Bike infrastructure = must-have for today’s cities

A couple of news items and an associated report caught our attention this week — based on a study jointly conducted by advocacy groups PeopleForBikes and the Alliance for Biking and Walking, cities simply cannot afford to go without modern bike infrastructure:

It isn’t window dressing. Or a “hip cities” thing. Bike infrastructure — not the watered-down stuff, but high-quality bikeways that get more people on bikes — is becoming a must-have for cities around the U.S.

That’s according to a new report from Bikes Belong and the Alliance for Biking and Walking. Researchers at these groups interviewed 15 business leaders from around the country about what impact bike facilities are having on their bottom line.

Read the article covering the release (including important key points) by visiting the D.C. Streetsblog page, or download the PDF report directly by clicking here. Although the report focuses its attention on protected, separated bike lanes, there are important lessons here for city planners and politicians to learn.

In any case, it’s an interesting and eye-opening read…but what I liked hearing from the report is that people who use a bike to get to and from work are smarter, healthier, and more creative. No surprises there, of course — we’re smarter and better-looking on two wheels than the average car-bound citizen!


  1. TBR

    I wish these two groups would stop pushing protected, separate bike lanes.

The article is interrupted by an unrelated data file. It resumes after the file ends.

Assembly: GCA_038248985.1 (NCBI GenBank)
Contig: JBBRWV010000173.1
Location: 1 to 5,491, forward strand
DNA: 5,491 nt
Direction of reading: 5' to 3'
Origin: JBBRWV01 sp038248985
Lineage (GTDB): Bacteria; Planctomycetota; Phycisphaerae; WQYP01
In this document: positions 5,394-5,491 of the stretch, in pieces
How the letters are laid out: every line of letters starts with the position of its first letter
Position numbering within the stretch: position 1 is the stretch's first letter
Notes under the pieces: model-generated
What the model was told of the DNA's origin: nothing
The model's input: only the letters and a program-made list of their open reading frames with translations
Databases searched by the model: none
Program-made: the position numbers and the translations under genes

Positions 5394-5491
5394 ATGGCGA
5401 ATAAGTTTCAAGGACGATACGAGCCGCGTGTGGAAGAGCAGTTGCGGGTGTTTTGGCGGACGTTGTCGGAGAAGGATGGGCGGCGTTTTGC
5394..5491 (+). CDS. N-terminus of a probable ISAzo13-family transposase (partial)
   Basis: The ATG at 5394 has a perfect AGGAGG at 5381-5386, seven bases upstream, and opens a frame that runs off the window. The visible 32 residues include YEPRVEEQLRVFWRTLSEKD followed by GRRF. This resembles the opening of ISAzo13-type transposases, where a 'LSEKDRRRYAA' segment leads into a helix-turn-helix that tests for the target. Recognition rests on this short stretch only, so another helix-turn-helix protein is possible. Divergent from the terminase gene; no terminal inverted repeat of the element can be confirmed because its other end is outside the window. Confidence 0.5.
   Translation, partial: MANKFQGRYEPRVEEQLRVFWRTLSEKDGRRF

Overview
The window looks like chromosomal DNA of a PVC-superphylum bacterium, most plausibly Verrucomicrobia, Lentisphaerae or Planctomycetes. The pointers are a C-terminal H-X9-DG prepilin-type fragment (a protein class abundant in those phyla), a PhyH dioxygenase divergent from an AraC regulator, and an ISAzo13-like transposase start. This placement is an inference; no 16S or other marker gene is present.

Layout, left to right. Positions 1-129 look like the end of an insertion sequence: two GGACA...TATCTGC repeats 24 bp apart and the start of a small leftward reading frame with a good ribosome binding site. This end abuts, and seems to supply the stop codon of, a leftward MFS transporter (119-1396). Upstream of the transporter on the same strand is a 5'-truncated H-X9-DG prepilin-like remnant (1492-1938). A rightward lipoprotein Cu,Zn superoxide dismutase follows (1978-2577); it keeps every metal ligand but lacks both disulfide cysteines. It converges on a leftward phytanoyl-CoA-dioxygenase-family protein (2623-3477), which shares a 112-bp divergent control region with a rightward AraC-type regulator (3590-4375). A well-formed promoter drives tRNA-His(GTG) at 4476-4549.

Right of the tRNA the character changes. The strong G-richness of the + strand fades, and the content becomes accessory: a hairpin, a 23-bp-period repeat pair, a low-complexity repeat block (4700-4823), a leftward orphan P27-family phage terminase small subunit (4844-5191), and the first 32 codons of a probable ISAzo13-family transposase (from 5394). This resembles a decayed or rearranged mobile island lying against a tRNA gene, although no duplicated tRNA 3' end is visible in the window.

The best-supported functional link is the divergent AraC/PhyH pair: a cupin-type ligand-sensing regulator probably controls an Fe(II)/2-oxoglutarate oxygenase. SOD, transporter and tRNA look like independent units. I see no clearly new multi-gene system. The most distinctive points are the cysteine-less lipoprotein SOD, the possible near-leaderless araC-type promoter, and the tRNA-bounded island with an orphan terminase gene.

Separate facilities are expensive and beyond the reach of most communities, and they create new problems as they solve others.

    Plain ol’ bike lanes are better and keep cyclists as part of traffic, so they can move about much easier than they could with separate facilities.

    Yes, the Dutch do it — but they started working on this 50 years ago.

    I don’t want to wait that long. Also, the Dutch model doesn’t work well with America’s wide urban-suburban communities.

    Pushing this separate-facilities approach just slows down progress toward bike-usable cities, towns and suburbs.

  2. Ghost Rider


    I’m in general agreement. I think both the separated facilities have their place, but so do painted bike lanes, sharrows, and general goodwill on the roads. I’m a bit tired of the “separated lanes or DEATH” cries myself…because clearly, other infrastructure is working fine.

  3. Raiyn

    As much as I applaud the painted bike lines (bearing in mind that my local lanes certainly have their faults) I find myself using what I’ve termed “parallel routes” far more than the painted lanes on the higher traffic roads in my area. I find I have much less conflict using a street a block or so off the “main” route.

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